You can embed any number of Servlet Filters before they reach the actual resource. The filters are fired according to the order in which they are declared in web.xml. This chaining of the Servlet Filter is called Filter Chain. Spring Security works on a number of Servlet Filters arranged as a Filter Chain, each filter performing a single responsibility, then handing it over to the next one, and so on. Most of the built-in filters are good enough for most applications. If needs be, you can write your own filters and place them wherever you want them to be executed.



Security Interceptor (DelegatingFilterProxy)

When any request reaches an application that is secured using Spring Security, there is a gate the request goes through. This interceptor does all the magic and if things don't look good, it errors out and goes back to the caller, as shown in the following figure:

Figure 10: Working of Security Interceptor

The Security Interceptor makes sure that, according to various security configurations set up for your application, it delegates the work to appropriate parties and makes sure that everyone is happy before actually reaching the resource requested by the caller. To do the actual job, the Security Interceptor employs a number of managers, each entrusted to do a single job. The following figure lists some of the important managers the Security Interceptor works with to perform the function:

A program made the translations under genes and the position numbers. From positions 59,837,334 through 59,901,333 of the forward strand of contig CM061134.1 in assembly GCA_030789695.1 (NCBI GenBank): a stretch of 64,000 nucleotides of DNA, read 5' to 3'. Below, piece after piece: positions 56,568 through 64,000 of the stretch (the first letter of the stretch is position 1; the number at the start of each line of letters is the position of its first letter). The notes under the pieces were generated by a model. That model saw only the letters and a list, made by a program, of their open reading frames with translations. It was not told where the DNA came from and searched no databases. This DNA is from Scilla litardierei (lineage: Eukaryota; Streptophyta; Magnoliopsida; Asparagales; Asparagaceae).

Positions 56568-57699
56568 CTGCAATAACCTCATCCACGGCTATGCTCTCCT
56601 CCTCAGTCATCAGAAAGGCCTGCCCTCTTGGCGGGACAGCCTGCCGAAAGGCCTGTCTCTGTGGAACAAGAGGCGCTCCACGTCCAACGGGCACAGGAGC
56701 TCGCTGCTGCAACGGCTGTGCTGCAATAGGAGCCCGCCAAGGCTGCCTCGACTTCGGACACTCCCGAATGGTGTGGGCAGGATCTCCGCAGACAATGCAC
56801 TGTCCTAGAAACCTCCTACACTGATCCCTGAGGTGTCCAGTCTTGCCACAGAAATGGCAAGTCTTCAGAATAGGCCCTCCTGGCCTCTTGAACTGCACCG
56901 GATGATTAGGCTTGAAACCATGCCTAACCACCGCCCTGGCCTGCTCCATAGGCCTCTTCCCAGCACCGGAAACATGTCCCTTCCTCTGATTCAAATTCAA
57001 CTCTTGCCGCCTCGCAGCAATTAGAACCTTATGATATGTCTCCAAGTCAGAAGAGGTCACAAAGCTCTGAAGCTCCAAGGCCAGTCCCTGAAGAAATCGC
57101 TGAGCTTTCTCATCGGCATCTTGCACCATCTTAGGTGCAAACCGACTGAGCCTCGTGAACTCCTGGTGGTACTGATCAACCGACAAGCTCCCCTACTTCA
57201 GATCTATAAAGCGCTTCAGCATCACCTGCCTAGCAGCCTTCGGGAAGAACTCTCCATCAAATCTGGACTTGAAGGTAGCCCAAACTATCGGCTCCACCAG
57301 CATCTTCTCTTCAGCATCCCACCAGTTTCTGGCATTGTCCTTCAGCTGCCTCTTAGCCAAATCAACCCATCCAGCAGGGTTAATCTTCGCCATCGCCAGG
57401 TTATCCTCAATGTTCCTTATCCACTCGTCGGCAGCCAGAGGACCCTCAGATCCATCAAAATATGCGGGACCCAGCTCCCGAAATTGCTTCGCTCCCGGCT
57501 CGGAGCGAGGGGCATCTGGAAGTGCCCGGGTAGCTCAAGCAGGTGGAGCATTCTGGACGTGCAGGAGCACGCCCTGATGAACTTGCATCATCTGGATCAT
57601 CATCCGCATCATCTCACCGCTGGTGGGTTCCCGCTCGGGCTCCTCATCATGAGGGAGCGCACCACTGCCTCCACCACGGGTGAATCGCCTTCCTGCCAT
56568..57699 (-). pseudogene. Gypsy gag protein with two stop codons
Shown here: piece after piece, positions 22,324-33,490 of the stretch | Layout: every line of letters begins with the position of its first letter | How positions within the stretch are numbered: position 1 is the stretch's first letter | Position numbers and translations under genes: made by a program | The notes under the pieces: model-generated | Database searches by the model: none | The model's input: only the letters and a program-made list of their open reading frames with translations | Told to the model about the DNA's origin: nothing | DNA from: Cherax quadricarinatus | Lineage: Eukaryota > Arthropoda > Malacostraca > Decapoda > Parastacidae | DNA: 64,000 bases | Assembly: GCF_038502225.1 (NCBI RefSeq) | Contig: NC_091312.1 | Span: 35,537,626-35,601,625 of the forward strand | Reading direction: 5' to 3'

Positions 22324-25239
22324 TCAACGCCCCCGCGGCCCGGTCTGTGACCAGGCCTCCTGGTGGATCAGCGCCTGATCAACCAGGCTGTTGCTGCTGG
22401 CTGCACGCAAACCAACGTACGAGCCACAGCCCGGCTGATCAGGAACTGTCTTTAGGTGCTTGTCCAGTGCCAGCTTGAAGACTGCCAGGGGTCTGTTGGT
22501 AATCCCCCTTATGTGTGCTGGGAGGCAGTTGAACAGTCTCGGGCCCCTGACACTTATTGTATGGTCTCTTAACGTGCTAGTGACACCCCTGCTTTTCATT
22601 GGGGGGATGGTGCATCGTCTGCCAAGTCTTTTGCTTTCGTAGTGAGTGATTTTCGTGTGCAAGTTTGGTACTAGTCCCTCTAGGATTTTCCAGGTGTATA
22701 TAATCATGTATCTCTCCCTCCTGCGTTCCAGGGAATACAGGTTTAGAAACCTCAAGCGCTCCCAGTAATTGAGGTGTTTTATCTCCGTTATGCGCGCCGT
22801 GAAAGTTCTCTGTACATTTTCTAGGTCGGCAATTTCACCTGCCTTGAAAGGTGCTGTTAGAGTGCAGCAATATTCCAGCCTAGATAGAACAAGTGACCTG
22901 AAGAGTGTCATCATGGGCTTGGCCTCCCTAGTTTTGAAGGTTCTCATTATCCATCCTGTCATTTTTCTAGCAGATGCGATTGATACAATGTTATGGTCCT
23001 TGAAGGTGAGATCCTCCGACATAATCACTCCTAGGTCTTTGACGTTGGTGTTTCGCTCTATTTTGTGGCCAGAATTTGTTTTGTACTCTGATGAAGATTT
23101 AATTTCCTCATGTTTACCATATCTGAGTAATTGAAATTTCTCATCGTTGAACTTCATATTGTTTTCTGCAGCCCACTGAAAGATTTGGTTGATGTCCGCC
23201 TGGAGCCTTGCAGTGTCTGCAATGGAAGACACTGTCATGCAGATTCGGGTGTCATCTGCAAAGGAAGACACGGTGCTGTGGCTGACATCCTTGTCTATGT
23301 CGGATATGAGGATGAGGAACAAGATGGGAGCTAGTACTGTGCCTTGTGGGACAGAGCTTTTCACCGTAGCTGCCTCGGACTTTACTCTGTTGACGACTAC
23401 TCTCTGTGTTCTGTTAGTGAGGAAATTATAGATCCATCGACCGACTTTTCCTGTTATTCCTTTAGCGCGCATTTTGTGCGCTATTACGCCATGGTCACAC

Figure 11: Security Interceptor and associated managers

In Spring Security, the Security Interceptor is accomplished by DelegatingFilterProxy. For any request that reaches the web application, this proxy makes sure to delegate the request to Spring Security, and when things go well, it makes sure that the request is taken to the right resource within the web application.

DelegatingFilterProxy is a Servlet Filter that has to be configured in your web.xml file, which then delegates to a Spring-managed bean (@Bean) that implements a ServletFilter interface.

The following code snippet shows how to configure DelegatingProxyFilter in web.xml:

<?xml version="1.0" encoding="UTF-8"?>